Julian Lage's Love Hurts

There is something beautiful about watching a true expert work on their craft. Whether a mastered pianist, painter, or motorcycle mechanic, their hands and their face express something special, some deeply focused connection between the artist and their medium. Musically, my favorite example of this phenomenon is this video of John Entwistle recording bass for The Who’s “Baba O’Riley”; I love his intense concentration and minimal movement, his uncanny rendering of Robert Lowell’s statement: “Expressionless, expresses God.”

It is in this same vein that I love watching Julian Lage play the guitar. There’s just something so infectious and fun about his overall demeanor, and yet a profound intricacy and intention behind every finger he lays on the fretboard, every caress of each string. Some of my personal favorite examples include his “Seasons” piece with Ben Wendel, “Book With No Binding” with Margaret Glaspy, as well as “Splendor Riot” from his 2018 release Modern Lore.

Along with his virtuosic guitar work, Julian is a brilliant composer and improviser, with clear influences from jazz/americana/avant-garde guitar legends Bill Frisell and Nels Cline. His compositions found a new level of diversity on Modern Lore, ranging from quiet and brooding ballads, to raucously fast and abrasive jazz tunes, to raunchy and fun rockers. Going into this new record, I was excited to see how Julian’s playing and composition would continue to grow and evolve.

Love Hurts finds Julian playing in trio alongside longtime collaborator Jorge Roeder (bass), and first-time collaborator Dave King (drums). Given King’s own penchant for blending jazz and the avant-garde with americana and rock-based sounds, as evidenced by his deep back catalog with groups like Happy Apple, The Bad Plus, and The Dave King Trucking Company, I was extremely excited to hear him play with Julian. And OH BOY, Dave King does not disappoint. His sense of groove, his intentional touch and tone, and elements of melodic drumming are the perfect compliment to Lage’s wide-ranging guitar work. A wonderful example of their interplay is the final track “Crying” (a Roy Orbison cover), where King’s tone and Roeder’s driving bass create the perfect setting of peaks and valleys over which Lage creates a towering harmonium of melodies.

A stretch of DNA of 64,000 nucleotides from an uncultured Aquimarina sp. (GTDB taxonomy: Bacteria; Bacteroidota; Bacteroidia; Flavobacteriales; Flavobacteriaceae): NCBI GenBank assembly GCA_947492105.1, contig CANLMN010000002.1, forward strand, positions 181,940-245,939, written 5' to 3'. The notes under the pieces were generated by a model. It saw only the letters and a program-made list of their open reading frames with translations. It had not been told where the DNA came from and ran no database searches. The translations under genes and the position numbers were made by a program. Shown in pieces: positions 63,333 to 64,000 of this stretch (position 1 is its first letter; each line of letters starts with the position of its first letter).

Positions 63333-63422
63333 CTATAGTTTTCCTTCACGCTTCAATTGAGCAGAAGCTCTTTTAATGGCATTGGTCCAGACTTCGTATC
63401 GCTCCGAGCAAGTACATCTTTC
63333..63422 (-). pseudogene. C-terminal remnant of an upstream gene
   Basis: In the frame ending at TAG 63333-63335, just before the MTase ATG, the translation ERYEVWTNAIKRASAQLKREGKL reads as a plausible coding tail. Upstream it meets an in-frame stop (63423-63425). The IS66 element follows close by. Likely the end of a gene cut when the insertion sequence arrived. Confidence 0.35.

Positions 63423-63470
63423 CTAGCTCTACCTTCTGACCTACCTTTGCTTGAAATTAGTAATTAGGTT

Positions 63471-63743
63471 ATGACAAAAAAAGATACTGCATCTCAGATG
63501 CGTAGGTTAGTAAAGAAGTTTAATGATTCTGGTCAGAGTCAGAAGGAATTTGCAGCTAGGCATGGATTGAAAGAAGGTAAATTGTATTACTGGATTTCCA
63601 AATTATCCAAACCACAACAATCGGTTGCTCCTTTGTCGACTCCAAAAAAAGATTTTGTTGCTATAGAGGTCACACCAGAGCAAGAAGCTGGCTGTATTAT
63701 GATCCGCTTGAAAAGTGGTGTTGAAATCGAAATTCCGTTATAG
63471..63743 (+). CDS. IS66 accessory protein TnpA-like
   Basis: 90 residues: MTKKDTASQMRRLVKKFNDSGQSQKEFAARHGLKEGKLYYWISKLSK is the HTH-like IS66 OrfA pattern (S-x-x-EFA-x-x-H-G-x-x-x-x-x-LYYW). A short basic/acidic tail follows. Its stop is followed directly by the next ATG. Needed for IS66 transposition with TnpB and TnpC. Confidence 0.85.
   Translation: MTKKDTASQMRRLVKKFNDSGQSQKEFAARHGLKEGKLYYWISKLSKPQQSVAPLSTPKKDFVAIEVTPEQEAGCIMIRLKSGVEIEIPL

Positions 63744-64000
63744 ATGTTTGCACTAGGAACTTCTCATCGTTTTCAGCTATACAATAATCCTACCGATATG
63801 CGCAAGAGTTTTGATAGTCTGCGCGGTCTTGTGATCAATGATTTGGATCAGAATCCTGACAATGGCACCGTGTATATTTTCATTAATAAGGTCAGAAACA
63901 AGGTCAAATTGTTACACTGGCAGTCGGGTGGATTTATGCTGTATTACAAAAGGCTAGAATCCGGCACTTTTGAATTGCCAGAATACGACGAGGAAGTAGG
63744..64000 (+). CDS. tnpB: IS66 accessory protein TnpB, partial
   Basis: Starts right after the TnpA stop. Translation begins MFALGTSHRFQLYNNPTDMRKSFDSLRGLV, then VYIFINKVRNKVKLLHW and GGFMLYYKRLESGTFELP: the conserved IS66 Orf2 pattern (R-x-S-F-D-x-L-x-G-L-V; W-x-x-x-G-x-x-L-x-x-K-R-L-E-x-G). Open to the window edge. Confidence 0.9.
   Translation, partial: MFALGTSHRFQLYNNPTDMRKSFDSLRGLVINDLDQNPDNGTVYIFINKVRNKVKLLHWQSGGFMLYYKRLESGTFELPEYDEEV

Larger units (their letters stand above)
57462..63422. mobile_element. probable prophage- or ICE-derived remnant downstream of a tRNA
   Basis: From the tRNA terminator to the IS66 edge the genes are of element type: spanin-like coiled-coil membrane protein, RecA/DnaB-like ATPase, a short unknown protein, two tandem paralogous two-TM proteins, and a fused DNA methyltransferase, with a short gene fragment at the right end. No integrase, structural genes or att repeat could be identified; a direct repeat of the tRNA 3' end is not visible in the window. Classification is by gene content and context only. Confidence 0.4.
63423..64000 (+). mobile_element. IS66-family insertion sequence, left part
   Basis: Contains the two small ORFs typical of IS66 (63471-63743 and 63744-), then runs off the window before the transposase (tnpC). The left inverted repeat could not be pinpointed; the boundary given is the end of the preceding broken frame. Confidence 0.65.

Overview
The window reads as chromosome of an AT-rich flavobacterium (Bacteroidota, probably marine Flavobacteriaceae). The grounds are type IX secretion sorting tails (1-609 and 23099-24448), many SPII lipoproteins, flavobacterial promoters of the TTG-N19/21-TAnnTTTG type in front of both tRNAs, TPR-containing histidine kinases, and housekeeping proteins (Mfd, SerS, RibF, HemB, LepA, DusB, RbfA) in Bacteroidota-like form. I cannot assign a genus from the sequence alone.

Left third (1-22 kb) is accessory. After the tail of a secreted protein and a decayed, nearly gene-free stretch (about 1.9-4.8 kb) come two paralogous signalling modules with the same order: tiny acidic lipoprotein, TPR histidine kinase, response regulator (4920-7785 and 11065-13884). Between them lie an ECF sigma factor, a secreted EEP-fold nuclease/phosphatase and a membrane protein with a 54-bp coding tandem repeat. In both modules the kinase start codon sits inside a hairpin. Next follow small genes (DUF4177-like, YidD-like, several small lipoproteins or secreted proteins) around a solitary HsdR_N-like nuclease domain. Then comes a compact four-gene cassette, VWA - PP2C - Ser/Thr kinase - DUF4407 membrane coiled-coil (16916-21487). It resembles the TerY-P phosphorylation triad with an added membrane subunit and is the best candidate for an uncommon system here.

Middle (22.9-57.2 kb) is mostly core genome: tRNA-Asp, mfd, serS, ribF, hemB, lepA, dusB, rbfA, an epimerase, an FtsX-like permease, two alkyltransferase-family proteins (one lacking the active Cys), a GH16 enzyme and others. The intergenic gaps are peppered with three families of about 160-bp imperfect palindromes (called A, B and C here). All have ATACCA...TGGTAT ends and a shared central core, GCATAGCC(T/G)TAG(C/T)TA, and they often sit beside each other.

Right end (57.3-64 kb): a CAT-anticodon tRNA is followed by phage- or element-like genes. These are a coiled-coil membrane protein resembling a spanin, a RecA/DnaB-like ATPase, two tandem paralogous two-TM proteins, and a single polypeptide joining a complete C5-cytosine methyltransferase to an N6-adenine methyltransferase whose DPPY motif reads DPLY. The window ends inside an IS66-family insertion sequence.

On “Tomorrow Is The Question” (an Ornette Coleman cover), the group finds a balance between a more traditional “swinging” jazz feel, Julian’s “earthy” melodic concepts, and the free-jazz attitude that Ornette pioneered. “The Windup” is a fast-paced driving groove, with quick and jaunty melodies, reminding me of the sort of song Ron Miles might write. King’s drumming builds tension to the point that the whole song seems like it might fall apart, only to fall back to a lone guitar or bass melody before building back up again. A wonderfully loose, fun track. “Encore (A)” is a fun track as well, featuring a catchy motif, and in many ways embodying the best of modern jazz: interesting improvisations, complex figures, and off-kilter melodies that seem like they shouldn’t work but somehow do, all used in the service of a great song. “Trudgin’” meanwhile, lives up to its name with a dirge-like feel that reminds me a little of Bobby Timmons’ “Moanin’.

Perhaps my favorite track on the record, however, is the title track: “Love Hurts.” In many ways a simple ballad, Julian finds an emotional melodic space as only he can, at times really “singing” through his guitar almost like a ‘60’s crooner, at other times slowly strumming out chords that sound almost impossibly sweet. “Love Hurts” finds a part of my heart I didn’t know existed, then tortures it with gorgeously bittersweet emotional resonances. If this song doesn’t at least make you sigh with feeling, then you, my reader, are truly heartless.

Overall, Love Hurts is my favorite Lage record to date. Julian’s ability to play potent ballads and raunchy rockers remains top-notch, while he reaches new heights of compositional and improvisational maturity. King’s and Roeder’s voices make this album shine as well, both keeping pace with and encouraging Julian’s explorations of the spectrum between restrained intricacies and free-range raucousness. Congratulations to Julian Lage on another fantastic record; I can’t wait to hear what he does next.

Marcus Dupuis is a friend, a listener, and a writer. He is 22 years old, and is currently residing off the grid.


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